Have you ever been in a situation in which someone grabs his/her chest and complains of having trouble breathing? Suppose someone begins gasping for breath in your presence? Would you know what to do? I don’t mean dialing 911, which is probably a good idea too, but in addition, what would you do in the interim?
Perhaps the person is beginning to faint in front of you as they slowly lower themselves to the floor. You’re the only one in the vicinity close enough to make a difference. They’re looking at you for help and they’re starting to get pale and lose consciousness. The next few seconds may determine whether they live or die. Surely, you want to come to their rescue, but are you capable of keeping them breathing until professional assistance arrives?
Those are not the type of questions you want to be torturing yourself with for years if you fail to take action and the person dies. The fact is that very few people would know what to do even if they had the courage to intervene during such a medical emergency.
It might be useful to think of the foregoing situation with the added component being that the person in distress is your spouse, your child, or another close family member.
Cardiopulmonary resuscitation (CPR) is an emergency procedure, performed in an effort to manually preserve brain function without damage until further measures are taken to restore spontaneous blood circulation and breathing in a person in cardiac arrest. It is indicated in those who are unresponsive, with no breathing, or the type of abnormal breathing that is characterized by gasping, guttural sounds and accompanied by strange vocalizations.
CPR involves chest compressions at least 5 centimeters (about 2 inches) deep and at a rate of at least 100 per minute in an effort to create artificial circulation by manually pumping blood through the heart. In addition, the rescuer may provide breaths by either exhaling into the subject’s mouth or nose or utilizing a device that pushes air into the subject’s lungs. This process of externally providing ventilation is termed artificial respiration. Current recommendations place emphasis on high-quality chest compressions over artificial respiration; a simplified CPR method involving chest compressions only is recommended for untrained rescuers.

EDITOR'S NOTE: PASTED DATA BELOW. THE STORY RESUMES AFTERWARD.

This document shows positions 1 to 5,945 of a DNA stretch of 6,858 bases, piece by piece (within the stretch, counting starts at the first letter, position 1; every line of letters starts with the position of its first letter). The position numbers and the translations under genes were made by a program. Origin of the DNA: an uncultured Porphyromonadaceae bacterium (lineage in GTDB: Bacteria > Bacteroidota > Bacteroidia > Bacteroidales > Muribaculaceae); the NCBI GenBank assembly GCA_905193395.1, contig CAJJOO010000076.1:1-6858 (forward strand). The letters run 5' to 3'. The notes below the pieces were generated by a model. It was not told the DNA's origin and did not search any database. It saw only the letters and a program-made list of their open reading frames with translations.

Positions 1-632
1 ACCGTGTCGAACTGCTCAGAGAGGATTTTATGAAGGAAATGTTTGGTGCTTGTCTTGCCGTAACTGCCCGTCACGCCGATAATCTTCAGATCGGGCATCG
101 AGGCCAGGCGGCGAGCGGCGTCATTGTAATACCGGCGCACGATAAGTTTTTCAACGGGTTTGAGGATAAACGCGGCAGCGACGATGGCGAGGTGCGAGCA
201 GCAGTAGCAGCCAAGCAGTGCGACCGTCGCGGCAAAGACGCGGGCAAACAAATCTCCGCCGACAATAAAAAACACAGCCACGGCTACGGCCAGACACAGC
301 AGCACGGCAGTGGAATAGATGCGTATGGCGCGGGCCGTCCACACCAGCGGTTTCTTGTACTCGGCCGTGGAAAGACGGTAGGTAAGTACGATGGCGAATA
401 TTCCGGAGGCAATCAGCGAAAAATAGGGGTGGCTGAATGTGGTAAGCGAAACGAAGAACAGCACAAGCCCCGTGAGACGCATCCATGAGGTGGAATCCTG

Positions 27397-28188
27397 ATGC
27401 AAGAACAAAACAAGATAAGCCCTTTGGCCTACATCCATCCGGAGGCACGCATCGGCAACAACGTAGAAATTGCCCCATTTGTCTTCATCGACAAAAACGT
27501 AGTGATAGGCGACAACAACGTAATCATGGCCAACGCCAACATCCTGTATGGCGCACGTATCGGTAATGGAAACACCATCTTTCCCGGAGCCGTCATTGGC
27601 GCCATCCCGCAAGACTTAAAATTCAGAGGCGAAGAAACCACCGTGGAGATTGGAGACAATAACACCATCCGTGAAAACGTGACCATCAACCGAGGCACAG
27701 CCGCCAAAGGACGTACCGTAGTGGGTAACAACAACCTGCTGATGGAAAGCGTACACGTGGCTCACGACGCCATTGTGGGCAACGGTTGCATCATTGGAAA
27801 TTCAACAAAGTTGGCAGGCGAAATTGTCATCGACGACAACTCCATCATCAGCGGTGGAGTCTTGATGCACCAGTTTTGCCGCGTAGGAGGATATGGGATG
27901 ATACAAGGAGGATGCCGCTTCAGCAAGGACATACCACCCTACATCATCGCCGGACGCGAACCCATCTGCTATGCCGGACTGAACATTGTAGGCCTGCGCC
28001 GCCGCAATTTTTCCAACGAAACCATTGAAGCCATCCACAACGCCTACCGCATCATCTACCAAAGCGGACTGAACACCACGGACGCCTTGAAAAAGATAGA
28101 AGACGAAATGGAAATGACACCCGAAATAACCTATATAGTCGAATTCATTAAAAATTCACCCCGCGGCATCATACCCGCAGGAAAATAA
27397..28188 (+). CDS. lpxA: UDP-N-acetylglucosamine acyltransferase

Police and fire departments train their personnel to use these temporary methods until emergency equipment, operated by experienced technicians, can be dispatched to the scene. One of those emergency procedures involves electric shock, known as defibrillation, which can be administered to the subject’s chest in order to restore a viable heart rhythm.
Keep in mind, CPR alone is unlikely to restart the heart; its main purpose is to restore partial flow of oxygenated blood to the brain and heart. The objective is to delay tissue death and to extend the brief window of opportunity for a successful resuscitation without permanent brain damage. The procedure is generally continued until the patient has a return of spontaneous circulation, or is declared dead.
The Flower Mound Fire Department conducts Heart-saver CPR training for the public to learn the emergency procedure. For a small fee of $30 you can learn the basics of infant, child, and adult CPR in one 9 am to Noon session and earn a CPR card that’s good for 2 years. This training does not lead to certification, which requires additional and more complex instruction. The next regularly scheduled CPR training course is May 4, but you must register by May 1. You can receive further info on this at the Flower Mound website: www.flower-mound.com
I was only called upon twice to use this procedure, and those were during my former life as a police officer. In one case, a middle-aged man was kept breathing until an emergency unit arrived and took over for me. In another case, I got there too late to save a man in his late-thirties who suffered severe loss of breath during an intense outdoor basketball game in the middle of a very hot summer. The other players just stood around helplessly as their friend gasped for air. It wasn’t their fault; they were like most people faced with a desperate situation they’re not trained for, they call the police. But, those critical moments, between the time an emergency occurs and the time help arrives, are the difference between life and death.
Would you invest $30 and 3 hours of your time to learn enough to possibly save a loved one’s life? Without question, it would be the best investment you ever made.
Bob Weir is a long-time Flower Mound resident and former local newspaper editor.